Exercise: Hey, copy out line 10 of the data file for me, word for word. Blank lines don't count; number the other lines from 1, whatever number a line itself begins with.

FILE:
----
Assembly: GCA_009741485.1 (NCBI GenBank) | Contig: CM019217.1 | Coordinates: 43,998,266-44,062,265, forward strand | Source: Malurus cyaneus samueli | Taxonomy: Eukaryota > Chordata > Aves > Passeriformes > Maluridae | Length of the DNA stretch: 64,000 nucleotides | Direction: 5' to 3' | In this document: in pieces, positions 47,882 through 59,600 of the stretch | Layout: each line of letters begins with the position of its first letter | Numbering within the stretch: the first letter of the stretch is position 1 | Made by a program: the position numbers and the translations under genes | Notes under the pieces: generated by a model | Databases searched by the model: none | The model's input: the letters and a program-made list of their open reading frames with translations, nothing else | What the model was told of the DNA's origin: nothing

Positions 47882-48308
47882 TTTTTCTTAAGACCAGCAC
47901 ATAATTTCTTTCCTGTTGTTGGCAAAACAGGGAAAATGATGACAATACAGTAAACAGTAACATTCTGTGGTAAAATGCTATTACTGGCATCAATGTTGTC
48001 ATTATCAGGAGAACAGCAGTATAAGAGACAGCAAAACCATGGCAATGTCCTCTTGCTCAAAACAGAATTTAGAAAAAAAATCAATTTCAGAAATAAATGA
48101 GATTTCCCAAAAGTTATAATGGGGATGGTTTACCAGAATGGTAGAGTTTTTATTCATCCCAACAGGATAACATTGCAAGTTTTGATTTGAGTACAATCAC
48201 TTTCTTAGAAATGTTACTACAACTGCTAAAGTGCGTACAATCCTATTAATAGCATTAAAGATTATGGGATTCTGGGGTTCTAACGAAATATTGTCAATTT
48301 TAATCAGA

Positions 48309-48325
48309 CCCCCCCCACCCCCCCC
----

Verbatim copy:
48309 CCCCCCCCACCCCCCCC